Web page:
Alternatively, if Democrats really wanted to play hardball, they could create a seven-judge constitutional court superior to all the appellate courts and grant it final authority over all questions of constitutional interpretation. This is very definitely within Congress' powers. Of course, the Democrats don't really have the fortitude for this sort of maneuvering.
Joe Biden created a blue-ribbon commission to study the problem and report back. However, there is little they might report that is not already known. It might well be that giving future appointees limited terms while allowing the current justices to stay until they die or retire might be the easiest path politically, but it still wouldn't be easy. (V)
The North Carolina Senate race is like Waiting for Godot with Lara Trump playing the part of Godot. Everyone is waiting for her to show up, but so far there is no sign of her. The thought here is if she decides to run, she would be the odds-on favorite to win the GOP nomination for the Senate seat Sen. Richard Burr (R-NC) will be vacating in Jan. 2023. But no one really knows if she would clear the field. There is actually a fair amount of evidence that candidates Donald Trump supports don't always win, but that hasn't been tested with an actual Trump (well, someone married to an actual Trump, even if it is the dumbest actual Trump).
The election is only 19 months away, and there are few campaigns that require more money and planning than a run for a North Carolina Senate seat, so the politicians are getting itchy already. Two Republicans are already definitely in: former governor Pat McCrory and former representative Mark Walker. But it now appears that two more Republicans are about to jump in, Lara or no Lara: Rep. Ted Budd (R-NC) and Lt. Gov. Mark Robinson (R-NC). If Trump's daughter-in-law jumps in, some of these four might jump out, but that is not a sure thing as Lara Trump has never run for office before and might turn out to be a real dud. In any event, even four candidates would make for a bruising and bitter primary.
The candidates are already swinging at each other. Walker said: "With taking back the Senate majority hinging on our success in North Carolina, why would we gamble on Pat McCrory— career politician who has lost more statewide races than he's won?" Then he helpfully pointed out that when in the House, he voted with Trump 97% of the time. However, his Q1 haul of $208,000 isn't going to scare anyone. McCrory said: "No one knows the state better than I do. No one has solved the problems that I have solved both as a mayor and a governor."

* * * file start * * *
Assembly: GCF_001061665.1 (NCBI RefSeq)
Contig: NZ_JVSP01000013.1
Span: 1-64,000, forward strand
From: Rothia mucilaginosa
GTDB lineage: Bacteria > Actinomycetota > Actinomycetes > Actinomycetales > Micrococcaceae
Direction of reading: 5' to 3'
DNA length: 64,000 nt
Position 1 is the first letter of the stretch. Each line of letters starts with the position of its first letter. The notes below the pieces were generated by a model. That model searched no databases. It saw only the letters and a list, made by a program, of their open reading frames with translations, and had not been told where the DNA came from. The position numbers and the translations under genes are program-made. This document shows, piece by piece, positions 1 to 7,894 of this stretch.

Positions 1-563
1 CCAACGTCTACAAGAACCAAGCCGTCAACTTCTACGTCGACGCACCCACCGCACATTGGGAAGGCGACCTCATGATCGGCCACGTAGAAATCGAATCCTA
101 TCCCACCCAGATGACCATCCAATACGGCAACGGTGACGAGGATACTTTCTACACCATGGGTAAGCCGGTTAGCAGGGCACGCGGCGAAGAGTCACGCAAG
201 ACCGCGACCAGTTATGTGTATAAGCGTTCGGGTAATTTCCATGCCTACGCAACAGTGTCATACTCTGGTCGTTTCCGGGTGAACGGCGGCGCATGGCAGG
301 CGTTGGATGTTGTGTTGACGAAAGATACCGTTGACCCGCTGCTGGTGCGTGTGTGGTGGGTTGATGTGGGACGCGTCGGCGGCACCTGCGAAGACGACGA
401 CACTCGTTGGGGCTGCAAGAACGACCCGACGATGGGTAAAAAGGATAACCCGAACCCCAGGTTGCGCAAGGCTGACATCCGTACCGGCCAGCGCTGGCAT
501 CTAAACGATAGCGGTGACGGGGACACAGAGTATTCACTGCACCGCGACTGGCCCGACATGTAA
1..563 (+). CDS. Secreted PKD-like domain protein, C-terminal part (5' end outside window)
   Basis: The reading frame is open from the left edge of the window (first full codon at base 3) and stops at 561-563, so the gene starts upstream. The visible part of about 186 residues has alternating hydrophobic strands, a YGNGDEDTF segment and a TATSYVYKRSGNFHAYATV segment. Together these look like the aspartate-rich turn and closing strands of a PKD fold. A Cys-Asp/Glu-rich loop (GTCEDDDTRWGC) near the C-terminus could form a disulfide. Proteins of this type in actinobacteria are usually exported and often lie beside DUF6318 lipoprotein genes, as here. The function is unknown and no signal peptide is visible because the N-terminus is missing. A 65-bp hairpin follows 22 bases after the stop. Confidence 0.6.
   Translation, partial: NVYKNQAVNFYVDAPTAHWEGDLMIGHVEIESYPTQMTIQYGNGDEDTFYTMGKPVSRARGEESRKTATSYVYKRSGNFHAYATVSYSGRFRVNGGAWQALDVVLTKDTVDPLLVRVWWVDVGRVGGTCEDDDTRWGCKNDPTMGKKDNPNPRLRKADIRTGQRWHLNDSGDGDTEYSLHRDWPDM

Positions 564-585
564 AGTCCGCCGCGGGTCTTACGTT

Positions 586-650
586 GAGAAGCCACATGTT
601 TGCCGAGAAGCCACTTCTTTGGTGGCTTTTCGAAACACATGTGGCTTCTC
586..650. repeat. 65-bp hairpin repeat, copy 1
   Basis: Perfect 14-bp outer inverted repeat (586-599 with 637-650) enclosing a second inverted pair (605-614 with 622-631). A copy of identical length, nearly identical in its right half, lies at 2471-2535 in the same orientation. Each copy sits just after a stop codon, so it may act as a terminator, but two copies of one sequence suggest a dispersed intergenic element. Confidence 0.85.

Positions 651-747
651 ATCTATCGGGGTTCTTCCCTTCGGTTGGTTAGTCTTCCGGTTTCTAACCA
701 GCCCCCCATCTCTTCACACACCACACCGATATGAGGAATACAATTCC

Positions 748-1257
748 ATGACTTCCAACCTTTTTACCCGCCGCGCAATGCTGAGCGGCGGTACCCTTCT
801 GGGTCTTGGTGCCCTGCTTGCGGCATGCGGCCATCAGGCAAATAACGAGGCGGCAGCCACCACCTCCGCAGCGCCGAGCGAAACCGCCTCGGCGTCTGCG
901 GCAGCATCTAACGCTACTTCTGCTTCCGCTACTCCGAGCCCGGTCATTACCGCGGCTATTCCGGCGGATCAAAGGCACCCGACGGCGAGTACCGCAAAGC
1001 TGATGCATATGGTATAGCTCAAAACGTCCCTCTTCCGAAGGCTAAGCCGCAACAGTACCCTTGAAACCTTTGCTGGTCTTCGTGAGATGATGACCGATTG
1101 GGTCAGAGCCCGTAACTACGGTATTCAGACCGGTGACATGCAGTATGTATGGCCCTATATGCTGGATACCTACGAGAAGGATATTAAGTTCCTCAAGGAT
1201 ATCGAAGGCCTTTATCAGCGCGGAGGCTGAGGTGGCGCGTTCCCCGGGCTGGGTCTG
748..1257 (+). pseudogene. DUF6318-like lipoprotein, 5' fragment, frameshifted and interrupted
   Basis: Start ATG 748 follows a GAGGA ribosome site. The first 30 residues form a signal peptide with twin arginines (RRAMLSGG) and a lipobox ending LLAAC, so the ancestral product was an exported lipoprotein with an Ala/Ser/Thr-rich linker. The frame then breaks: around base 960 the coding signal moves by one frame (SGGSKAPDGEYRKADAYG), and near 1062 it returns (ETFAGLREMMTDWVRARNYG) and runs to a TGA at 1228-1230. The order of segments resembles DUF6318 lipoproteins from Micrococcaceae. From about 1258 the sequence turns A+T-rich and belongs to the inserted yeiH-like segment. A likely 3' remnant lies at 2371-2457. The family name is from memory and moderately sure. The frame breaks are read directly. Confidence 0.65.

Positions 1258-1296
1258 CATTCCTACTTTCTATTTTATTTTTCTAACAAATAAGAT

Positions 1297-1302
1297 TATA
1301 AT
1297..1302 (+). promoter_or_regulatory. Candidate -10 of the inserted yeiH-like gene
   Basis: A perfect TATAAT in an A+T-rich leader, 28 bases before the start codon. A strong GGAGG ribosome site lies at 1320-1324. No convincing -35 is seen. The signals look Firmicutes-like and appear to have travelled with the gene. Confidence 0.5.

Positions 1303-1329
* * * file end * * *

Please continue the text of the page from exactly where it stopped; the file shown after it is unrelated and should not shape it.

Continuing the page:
If Budd enters the race, he would have a powerful ally in the Club for Growth, which is often a big player in Republican primaries. David McIntosh, the Club president, is actively encouraging Budd to make the plunge. If he does, he'll have plenty of money. It is expected that Budd will make a decision soon. As to Lara Trump, who knows, though keep in mind that the original Godot never did arrive. (V)
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Apr17 Saturday Q&A
Apr16 Bipartisanship Theater
Apr16 About that Court Packing...
Apr16 Chauvin Trial Is Almost Over
Apr16 Pence Gets Pacemaker
Apr16 Nikki Haley for President?
Apr16 Former Cold War Foes News, Part I: Russia Hit With Sanctions
Apr16 Former Cold War Foes News, Part II: Castro to Retire
Apr15 Manchin and Biden Actually Like Each Other
Apr15 Can Democrats and CEOs Be Friends?
Apr15 Gensler Is Confirmed as SEC Chairman
Apr15 Democrats Are Fretting about Stephen Breyer
Apr15 House Committee Approves D.C. as a State
Apr15 Greitens Is Already Causing Trouble for Republicans
Apr15 Kevin Brady Is Retiring
Apr15 McAuliffe Has Huge Lead in Virginia Democratic Gubernatorial Primary
Apr14 Afghanistan War to End Later This Year
Apr14 Biden Will Address Congress Later This Month
Apr14 Pence for President?
Apr14 A Different Argument for Making it Harder to Vote
Apr14 2020 Democratic Pollsters: Oops!
Apr14 Summer Olympics Could Become a Political Football, Too
Apr13 Biden Makes Border Moves
Apr13 Biden Set to Catch an Economic Wave
Apr13 Republicans Get Ready to Dust off the Filibuster
Apr13 Hawley Rakes It In
Apr13 More Senate Candidates Announce Themselves
Apr13 Republicans Institute a Military Draft
Apr13 Now, This Is Someone Who Could Make Newsom Sweat
Apr12 Over a Hundred CEOs Met to Discuss Voting Bills
Apr12 Wisconsin Supreme Court Rules against Purging Voters
Apr12 The Country Remains Deeply Divided
Apr12 Where Did Senator Biden Go?
Apr12 Trump Calls McConnell a "Dumb Son of a Bitch"...
Apr12 ...But He loves Marco Rubio
Apr12 Buttigieg: Biden Is Open to Changes on Infrastructure
Apr12 Pelosi Wants to Split the Infrastructure Bill
Apr12 Yang for...Mayor?
Apr12 Janey Will Run for Mayor
Apr11 Sunday Mailbag
Apr10 Saturday Q&A
Apr09 Biden Takes Aim at Guns
Apr09 What Is Going on with Joe Manchin?
Apr09 Whither the Democrats?
Apr09 New York Governor's Race Apparently Has Two Candidates in the Trump Lane
Apr09 I Did Not Have Sexual Relations with that Woman
Apr09 COVID Diaries: Why so Serious?
Apr08 Biden Will Announce Executive Action on Guns Today
Apr08 First Georgia, Now Texas